M b) To what value should pL be changed to cause E to be zero at (0,0,3)?
In this case, we only need scalar addition to ﬁnd the net ﬁeld: pL q q
o = =
E( ’0’ 3) 2150(3) + 47reo(2)2 + 47reo(4)2 0 l
1 1 2 1 :
q[_+_]=_ﬂ : pL=_— =—0.47q=—3.75nC/m i Spherical surfaces at 7' = 2, 4, and6 rn carry uniform surface charge densities of 20 nC/mz,
—4 nC/mz, and p30, respectively. a) Find D at r = 1, 3and5 m: Noting that the charges are sphericallysymmetric, we ascertain that D will be radiallydirected and will vary only with radius. Thus, we apply Gauss’ law to spherical shells in the following regions: 7' < 2: Here, no charge is enclosed,
and so D, = 0. 80 x 109 2 < 1' < 4: 47rr2Dr = 47r(2)2(20 x 10—9) => D, = 2
7‘ C/m2
So D,(r = 3) = 8.9 x 109 C/m2. _ _ 16 x 10‘9 4 < r < 6 : 4WD, = 41r(2)2(20 x 10—9) +47r(4)2(——4 x 109) => Dr T2 So Dr(r = 5) = 6.4 x 10‘10 C/mz. b) Determine p50 such that D = 0 at 1' = 7 In. Since ﬁelds will decrease as 1/73, the question could be re—phrased to ask for p,o such that D = 0 at all points where r > 6 m. In this ;
region, the total ﬁeld will be l 16 19 62 i
DT(T>6)=_)i+/’50() . Requiring this to be zero, we ﬁnd p30 = —(4/9) x 10‘9 C/mz. l 1.2 1.2 G , Volume charge density is located as follows: pv = 0 for p < 1 mm and for p > 2 mm, 3 pu=4puC/m3forl<p<2rrun. a) Calculate the total charge in the region 0 < p < pl, 0 < z < L, Where 1 < p1 < 2 m:
We ﬁnd . L 27r a; L
Q=f / / 4ppdpd¢dz= §"—[p§—10‘Qluc
0 o .001 _3______._ where p1 is in meters. b) Use Gauss’ law to determine DP at p = p1: Gauss’ law states that 27rp1LDp = Q, where
Q is the result of part a. Thus 40)?  10‘9) C m2
3m # / DP(P1) = where p1 is 'in meters. 0) Evaluate DP at p = 0.8 mm, 1.6 mm, and 2.4mm: At p = 0.8 mm, no charge is enclosed
by a cylindrical gaussian surface of that radius, so Dp(0.8n1m) = Q. At p = 1.6 m, we
evaluate the part b result at p1 = 1.6 to obtain: Dp(1.6mm) = 340016) = 3.6 x 10‘6 pC/m’ At p = 2.4, we evaluate the charge integral of part a from .001 to .002, and Gauss’ law is written as 27rprp = %[(.002)2 — (.001)'*’] p0 ' from which Dp(2.4rnm) = 3.9 x 10‘6 uC/m2. .‘A\ s Let D = 5.007321r mC/m2 for r _<_ 0.08 m and D = 0.205 aT/T'2 uC/m2 for 7‘ _>_ 0.08 m (note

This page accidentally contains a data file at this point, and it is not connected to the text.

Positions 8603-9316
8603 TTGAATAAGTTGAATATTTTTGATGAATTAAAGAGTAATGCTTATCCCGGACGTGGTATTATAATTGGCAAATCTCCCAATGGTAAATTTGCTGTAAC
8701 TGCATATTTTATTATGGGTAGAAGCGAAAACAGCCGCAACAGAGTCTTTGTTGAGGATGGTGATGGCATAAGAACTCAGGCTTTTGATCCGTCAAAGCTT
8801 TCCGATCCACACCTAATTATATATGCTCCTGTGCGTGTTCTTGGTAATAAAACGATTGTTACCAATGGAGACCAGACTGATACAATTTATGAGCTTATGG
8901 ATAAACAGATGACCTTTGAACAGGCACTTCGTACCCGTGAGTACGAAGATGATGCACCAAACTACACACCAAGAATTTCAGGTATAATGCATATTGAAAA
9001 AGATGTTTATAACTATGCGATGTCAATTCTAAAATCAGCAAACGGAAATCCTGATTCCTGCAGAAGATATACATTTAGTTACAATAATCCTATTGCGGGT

error in problem statement). a) Find p1, for r = 0.06 m: This radius lies within the ﬁrst region, and so 1 d 1 d
U=V'D=—— 2 r =—— . 4 =2 3
p T2 dr(7‘ D ) r2 dr(5 001' ) 0r mC/m which when evaluated at 7‘ = 0.06 yields p1,(7‘ = .06) = 1.20 mC/ms. b) Find p1, for r = 0.1 m: This is in the region where the second ﬁeld expression is valid. The 1/7'2 dependence of this ﬁeld yields a zero divergence (shown in Problem 3.23), and
so the volume charge density is 1312 at 0.1 m. c) What surface charge density could be located at r = 0.08 m to cause D = 0 for 7' > 0.08 m? The total surface charge should be equal and opposite to the total volume charge.
The latter is 27r 1r .08
Q = / / / 20r(mC/m3) 1'2 sin6’ dr d0 dq’) = 2.5.7 x 103 m0 = 2.57;“:
0 0 0 So now _ _ 2.57 _ _ 2
p’ " [47r(.os)2l ‘—32"C/m In the region of free space that includes the volume 2 < 1', 31,2 < 3, l. N I M“ I D — 2 2 C 2
—;W%+m%—zwA/m i
I,
a) Evaluate the volume integral side of the divergence theorem for the volume deﬁned above: In cartesian, we ﬁnd V  D = 8:1;y/ Z3. The volume integral side is now l 1 3 3 38x1; 0 1 1 ;
Vde=/ / / ——dmd dz: 9—4 9—4 (——)=3.47C 3
A01 2 2 2 23 y ( ) 4 9 ' l b. Evaluate the surface integral side for the corresponding closed surface: We call the surfaces at z = 3 and a: = 2 the front and back surfaces respectively, those at y = 3 and y = 2 the rightand left surfaces, and those at z = 3 and z = 2 the top and bottom surfaces. To evaluate the surface integral side, we integrate D  11 over all six surfaces and sum the "
results. Note that since the 3 component of D does not vary with 1;, the outward ﬂuxes E
from the front and back__surfaces will cancel each other. The same is true for the left ‘1
and right surfaces, since Dy does not vary with y. This leaves only the top and bottom
surfaces, where the ﬂuxes are: 3 3 3 3
~4xy —4zy 1 1
, = _ = _4 9—4 ——— =3.47C
yiD (18 f? A. 32 dzdy /2 A: 22 dxdy (9 )(4 9)
\—,—/ \_W___z _ .
top bottom l “A uniform surface charge density of 20 nC/Im2 is present on the spherical surface 7 = 0.6 cm in free space. a) Find the absolute potential at P(r = 1 cm, 9 = 25°, ()5 = 50°): Since the charge density
is uniform and is sphericallysymmetric, the angular coordinates do not matter. The
potential function for r > 0.6 cm will be that of a. point'charge of Q = 47ra2p3, or 47r(0.6 x 102)2(20 x 109) _ 0.081 V with r in meters
41reo7' 7' ‘ V(7') =
At 7' = 1 cm, this becomes V(r = 1cm) = 8.14 V
b) Find VAB given points A(7' = 2cm, 6 = 30°, 05 = 60°) and B(7' = 3cm, 9 = 45°, 45 = 90°): &
1